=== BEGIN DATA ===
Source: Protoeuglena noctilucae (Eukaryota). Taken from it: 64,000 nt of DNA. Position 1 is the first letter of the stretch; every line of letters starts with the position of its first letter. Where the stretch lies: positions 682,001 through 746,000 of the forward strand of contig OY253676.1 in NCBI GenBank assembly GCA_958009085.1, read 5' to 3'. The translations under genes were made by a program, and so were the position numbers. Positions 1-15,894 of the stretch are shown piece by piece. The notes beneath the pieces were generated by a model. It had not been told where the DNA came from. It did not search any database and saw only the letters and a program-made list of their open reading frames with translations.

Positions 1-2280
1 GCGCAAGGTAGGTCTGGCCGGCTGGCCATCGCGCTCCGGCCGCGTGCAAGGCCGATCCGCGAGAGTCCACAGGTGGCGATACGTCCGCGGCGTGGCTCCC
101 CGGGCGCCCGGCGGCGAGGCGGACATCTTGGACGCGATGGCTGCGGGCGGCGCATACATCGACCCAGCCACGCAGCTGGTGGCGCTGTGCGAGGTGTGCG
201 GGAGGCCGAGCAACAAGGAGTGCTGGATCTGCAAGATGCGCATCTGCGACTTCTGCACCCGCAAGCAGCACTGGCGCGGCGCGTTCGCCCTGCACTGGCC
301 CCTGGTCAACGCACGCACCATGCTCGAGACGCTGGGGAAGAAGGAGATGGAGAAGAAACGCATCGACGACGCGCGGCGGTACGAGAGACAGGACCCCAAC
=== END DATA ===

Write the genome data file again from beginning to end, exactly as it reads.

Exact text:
Source: Protoeuglena noctilucae (Eukaryota). Taken from it: 64,000 nt of DNA. Position 1 is the first letter of the stretch; every line of letters starts with the position of its first letter. Where the stretch lies: positions 682,001 through 746,000 of the forward strand of contig OY253676.1 in NCBI GenBank assembly GCA_958009085.1, read 5' to 3'. The translations under genes were made by a program, and so were the position numbers. Positions 1-15,894 of the stretch are shown piece by piece. The notes beneath the pieces were generated by a model. It had not been told where the DNA came from. It did not search any database and saw only the letters and a program-made list of their open reading frames with translations.

Positions 1-2280
1 GCGCAAGGTAGGTCTGGCCGGCTGGCCATCGCGCTCCGGCCGCGTGCAAGGCCGATCCGCGAGAGTCCACAGGTGGCGATACGTCCGCGGCGTGGCTCCC
101 CGGGCGCCCGGCGGCGAGGCGGACATCTTGGACGCGATGGCTGCGGGCGGCGCATACATCGACCCAGCCACGCAGCTGGTGGCGCTGTGCGAGGTGTGCG
201 GGAGGCCGAGCAACAAGGAGTGCTGGATCTGCAAGATGCGCATCTGCGACTTCTGCACCCGCAAGCAGCACTGGCGCGGCGCGTTCGCCCTGCACTGGCC
301 CCTGGTCAACGCACGCACCATGCTCGAGACGCTGGGGAAGAAGGAGATGGAGAAGAAACGCATCGACGACGCGCGGCGGTACGAGAGACAGGACCCCAAC